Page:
Their behalves are more different than yours

A couple of items in Guy Keleny’s column (looking uses of language in his paper, the Independent) caught my eye. First:

Here is an oddity, from a news story about the US presidential election, published on Wednesday: “Accurately assessing the cash battle is difficult, however, because it is not just the finances of the campaigns that have to be considered but also the towering sums being spent by outside organisations on their behalves.” “Behalves” looks weird. So what is the plural of “behalf”? Is it “behalves” or “behalfs”? Neither. I don’t think “behalf” has a plural, and I suggest that multiple people can share a single behalf.

A Google Books Ngram suggests ‘behalfs’ and ‘behalves’ are, and long have been, vanishingly rare. Merriam-Webster’s Dictionary of English Usage and Garner’s Modern American Usage don’t mention a plural form of behalf.

But for me the problem with the quoted sentence is that it mentions “finances”, then “campaigns”, then “towering sums”, then “outside organisations”, and rounds off with a “their”. The referent is fairly, but only fairly, clear. You can avoid both concerns by saying “…the towering sums being spent by outside organisations acting as proxies.”

Item 2:

“A largely wordless meditation on memory and guilt, it could hardly be more different than the films for which he later became famous,” said our obituary of Tony Scott, published on Tuesday. I come from London, and at home we always said “different from”. Letters I received after last discussing this question suggest that “different to” may be the norm in some parts of the country. “Different than” has, to me, an American flavour, but there’s nothing wrong with that. Does it matter?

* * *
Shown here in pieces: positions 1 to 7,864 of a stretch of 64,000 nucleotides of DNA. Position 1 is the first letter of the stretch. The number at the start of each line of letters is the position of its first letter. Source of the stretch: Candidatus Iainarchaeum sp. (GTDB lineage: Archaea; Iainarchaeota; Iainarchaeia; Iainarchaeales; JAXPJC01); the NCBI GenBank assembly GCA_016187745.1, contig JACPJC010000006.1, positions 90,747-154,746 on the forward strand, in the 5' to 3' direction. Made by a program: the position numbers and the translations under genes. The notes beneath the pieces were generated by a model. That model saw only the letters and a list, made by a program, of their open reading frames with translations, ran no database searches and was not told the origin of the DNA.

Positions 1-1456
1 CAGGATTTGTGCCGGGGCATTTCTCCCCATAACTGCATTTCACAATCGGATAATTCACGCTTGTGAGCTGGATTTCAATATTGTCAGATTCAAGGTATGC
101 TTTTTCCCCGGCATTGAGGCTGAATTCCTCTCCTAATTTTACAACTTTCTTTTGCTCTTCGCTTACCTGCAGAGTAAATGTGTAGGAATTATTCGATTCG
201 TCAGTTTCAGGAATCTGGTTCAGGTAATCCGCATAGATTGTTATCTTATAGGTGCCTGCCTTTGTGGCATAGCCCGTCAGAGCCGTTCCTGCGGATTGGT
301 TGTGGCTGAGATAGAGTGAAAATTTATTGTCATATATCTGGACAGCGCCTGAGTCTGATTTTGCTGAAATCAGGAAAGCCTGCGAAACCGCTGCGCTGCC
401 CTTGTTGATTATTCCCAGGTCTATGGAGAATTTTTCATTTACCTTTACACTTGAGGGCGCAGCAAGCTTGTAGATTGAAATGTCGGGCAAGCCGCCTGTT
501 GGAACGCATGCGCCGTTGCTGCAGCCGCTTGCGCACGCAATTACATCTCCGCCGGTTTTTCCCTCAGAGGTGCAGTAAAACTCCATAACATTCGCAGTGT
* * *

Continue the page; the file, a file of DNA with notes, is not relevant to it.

Of course there’s nothing wrong with American and British English influencing each other – yes, it goes both ways. And ‘different than’ can be useful (it saves empty words when the object is a full clause rather than a noun or pronoun).

But in this sentence, we have “more different than”, and the “more” could be read as setting up a comparison that the “than” then delivers: his famous films were quite different from each other, but this wordless meditation was even more different. Which may be true, but feels a bit odd. Better to use “different from” here.

Both comments and trackbacks are currently closed.


  • bratschegirl  On September 7, 2012 at 7:34 am

    I’m a Yank, and I was taught never to use “different than,” but my trusty American Heritage Dictionary tells me it is equally as acceptable as “different from,” and preferable when the object of comparison is a full clause as you stated above. The Usage Note reads in part, “Critics since the 18th century have singled out ‘different than’ as incorrect, though it is well attested in the works of reputable writers.” I’m interested to read that someone from London grew up saying “from;” I thought “different to” was standard British usage.

  • Chris  On September 11, 2012 at 2:40 pm

    Checked OED and it appears that in the 16-17th century, behalfs and behalfes were used but that now, behalf is used regardless. My spellchecker, which I fear is set to AE accepts behalves so it may be from the States.

%d bloggers like this: